Unfortunately, to do this will necessitate a delay in the trip to Azati Prime and, worse, expend one-third of the Enterprise's antimatter fuel reserves. When T'Pol confronts Archer with reasonable logic, and explains to him that the Enterprise (and humanity) cannot afford compromising the primary mission, Archer relieves her of duty and confines her to quarters for insubordination.

Now it's up to Trip to talk Archer out of this plan. Archer isn't particularly receptive, and after an incident that leaves an attacking Xindi ship destroyed, Archer blames Reed (wrongly), relieves him of duty as well, and then puts Hayes in charge of the bridge. With Hayes in charge of the MACOs and Trip in the tough position of trying to do what's best for the mission, the situation quickly begins heading toward a showdown between Trip's Starfleet followers and the MACOs. Archer stays off the main stage, obsessing over the hatchery in increasing mind-altered-behavior fashion. (Does it strike only me as a little sci-fi convenient that his behavior shift is initially so subtle that it seems reasonable as he argues his position? Of course, by the end he's a borderline loon.)

It's really too bad that all of this stems from a hollow contrivance, because some of the dynamics here are interesting, and some of the responses to this problem make sense. We have, for example, the idea of T'Pol voicing the first of the objections — and then when she's confined to quarters, she has a meeting with Trip that starts the talk of undermining the captain. (The MACO posted outside her door buys a lame story pretty easily; he should be fired.)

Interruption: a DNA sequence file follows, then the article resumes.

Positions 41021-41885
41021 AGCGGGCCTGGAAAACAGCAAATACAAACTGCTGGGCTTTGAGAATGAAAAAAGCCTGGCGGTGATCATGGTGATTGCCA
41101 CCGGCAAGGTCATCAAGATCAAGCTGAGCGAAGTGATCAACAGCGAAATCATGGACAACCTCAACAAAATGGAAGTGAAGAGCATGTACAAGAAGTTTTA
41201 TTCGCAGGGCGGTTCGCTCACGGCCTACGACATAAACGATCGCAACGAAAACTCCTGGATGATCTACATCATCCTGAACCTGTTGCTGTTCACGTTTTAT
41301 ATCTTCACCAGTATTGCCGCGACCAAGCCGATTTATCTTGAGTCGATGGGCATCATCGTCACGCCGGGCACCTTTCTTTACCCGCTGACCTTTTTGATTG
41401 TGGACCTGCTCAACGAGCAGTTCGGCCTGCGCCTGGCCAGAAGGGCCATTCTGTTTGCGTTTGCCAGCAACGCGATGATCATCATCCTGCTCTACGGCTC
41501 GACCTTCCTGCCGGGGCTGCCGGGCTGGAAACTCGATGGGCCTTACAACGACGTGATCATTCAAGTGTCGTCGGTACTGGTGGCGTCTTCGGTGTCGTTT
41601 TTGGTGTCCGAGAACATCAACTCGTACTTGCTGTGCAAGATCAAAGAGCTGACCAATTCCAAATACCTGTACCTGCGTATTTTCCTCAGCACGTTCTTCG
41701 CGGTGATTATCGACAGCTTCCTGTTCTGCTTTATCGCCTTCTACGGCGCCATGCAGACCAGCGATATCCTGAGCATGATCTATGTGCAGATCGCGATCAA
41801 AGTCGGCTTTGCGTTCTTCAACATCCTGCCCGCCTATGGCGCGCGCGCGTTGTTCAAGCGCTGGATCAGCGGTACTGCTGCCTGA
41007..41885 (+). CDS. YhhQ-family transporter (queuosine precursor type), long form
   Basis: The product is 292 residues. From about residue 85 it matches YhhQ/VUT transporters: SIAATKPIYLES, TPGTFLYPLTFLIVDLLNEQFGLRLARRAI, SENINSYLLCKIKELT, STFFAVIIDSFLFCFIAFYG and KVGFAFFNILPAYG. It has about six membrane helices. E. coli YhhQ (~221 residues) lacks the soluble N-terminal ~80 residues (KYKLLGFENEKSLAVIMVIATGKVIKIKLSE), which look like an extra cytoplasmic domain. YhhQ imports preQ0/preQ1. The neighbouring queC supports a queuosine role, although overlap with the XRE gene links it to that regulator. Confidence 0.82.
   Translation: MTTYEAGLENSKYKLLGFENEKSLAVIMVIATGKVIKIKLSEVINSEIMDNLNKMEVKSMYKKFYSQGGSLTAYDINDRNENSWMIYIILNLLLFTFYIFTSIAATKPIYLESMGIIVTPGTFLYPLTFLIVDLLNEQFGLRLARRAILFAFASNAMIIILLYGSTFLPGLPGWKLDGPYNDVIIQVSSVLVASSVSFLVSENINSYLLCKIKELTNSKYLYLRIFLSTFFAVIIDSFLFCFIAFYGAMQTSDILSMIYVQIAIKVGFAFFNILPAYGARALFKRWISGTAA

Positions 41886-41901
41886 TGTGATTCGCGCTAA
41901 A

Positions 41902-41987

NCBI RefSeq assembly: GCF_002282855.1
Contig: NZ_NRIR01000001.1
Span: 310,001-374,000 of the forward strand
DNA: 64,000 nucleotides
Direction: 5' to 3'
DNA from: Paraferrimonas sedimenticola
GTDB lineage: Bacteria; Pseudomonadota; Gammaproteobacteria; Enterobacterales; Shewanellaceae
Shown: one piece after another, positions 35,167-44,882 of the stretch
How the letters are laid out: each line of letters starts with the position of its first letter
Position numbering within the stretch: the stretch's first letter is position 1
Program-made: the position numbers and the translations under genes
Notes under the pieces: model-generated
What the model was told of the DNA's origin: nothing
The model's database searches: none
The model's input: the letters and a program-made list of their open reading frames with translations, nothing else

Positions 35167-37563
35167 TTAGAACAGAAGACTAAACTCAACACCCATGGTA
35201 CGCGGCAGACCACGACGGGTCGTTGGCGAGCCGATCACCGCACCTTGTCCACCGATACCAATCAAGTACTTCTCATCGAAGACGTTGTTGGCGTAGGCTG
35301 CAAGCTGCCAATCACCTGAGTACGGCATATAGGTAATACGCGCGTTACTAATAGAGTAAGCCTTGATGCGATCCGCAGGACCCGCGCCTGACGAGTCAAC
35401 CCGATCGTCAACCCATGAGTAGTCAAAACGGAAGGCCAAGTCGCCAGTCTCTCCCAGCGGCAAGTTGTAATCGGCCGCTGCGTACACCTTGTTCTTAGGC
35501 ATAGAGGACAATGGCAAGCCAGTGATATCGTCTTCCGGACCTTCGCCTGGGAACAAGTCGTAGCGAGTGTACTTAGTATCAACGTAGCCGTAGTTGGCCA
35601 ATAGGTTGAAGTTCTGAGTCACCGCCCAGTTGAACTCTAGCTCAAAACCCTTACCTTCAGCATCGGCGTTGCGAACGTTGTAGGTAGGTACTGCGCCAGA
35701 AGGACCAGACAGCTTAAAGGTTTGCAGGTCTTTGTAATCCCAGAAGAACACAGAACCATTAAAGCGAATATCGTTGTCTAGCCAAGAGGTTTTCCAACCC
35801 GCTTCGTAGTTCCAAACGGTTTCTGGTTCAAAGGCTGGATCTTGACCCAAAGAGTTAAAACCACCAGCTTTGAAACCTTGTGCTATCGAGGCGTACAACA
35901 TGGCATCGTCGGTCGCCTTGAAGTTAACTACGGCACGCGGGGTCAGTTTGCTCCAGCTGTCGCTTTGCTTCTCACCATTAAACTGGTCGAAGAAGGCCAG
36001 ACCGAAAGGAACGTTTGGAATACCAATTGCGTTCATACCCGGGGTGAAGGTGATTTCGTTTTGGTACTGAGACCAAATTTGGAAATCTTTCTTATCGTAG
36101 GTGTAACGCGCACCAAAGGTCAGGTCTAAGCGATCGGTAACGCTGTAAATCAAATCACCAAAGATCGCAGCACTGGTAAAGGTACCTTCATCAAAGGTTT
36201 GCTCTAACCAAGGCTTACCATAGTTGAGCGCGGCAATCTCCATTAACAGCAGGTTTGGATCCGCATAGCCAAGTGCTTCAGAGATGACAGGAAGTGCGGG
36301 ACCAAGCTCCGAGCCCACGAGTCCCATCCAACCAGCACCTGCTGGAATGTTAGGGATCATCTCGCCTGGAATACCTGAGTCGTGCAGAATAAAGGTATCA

Later, there's respectable urgency to the T'Pol/Trip/Reed plotting, as, faced with a deadline, they discuss what needs to be done and who can be trusted to take control of the ship.

I also liked some of the earlier character interaction between Reed and Hayes, who after beating each other up in "Harbinger" are seen here as having reached a level of coexistence but without the added cliché of having become best friends; they still have an edge of competition. At one point Hayes shows Reed a battle simulation, and Reed finds himself expressing skepticism almost automatically. I like that he catches himself doing this and apologizes for it.

One important question when it comes time to stage the mutiny is whether or not Hayes can be trusted to also turn against the captain (the mutineers decide the answers is no). Hayes, with a more military background, is more inflexible than the Starfleet personnel in his regard for the chain of command, and the point of character analysis here suggests that Hayes is more likely to simply carry out the orders given to him rather than question those orders under special circumstances. That's a dynamic that's somewhat interesting as a demonstration of the differing philosophies of the MACOs versus the Starfleet officers. (Although one hopes there are limits; just how out of control would Archer have to be before Hayes would acknowledge there's something wrong with his decisions?)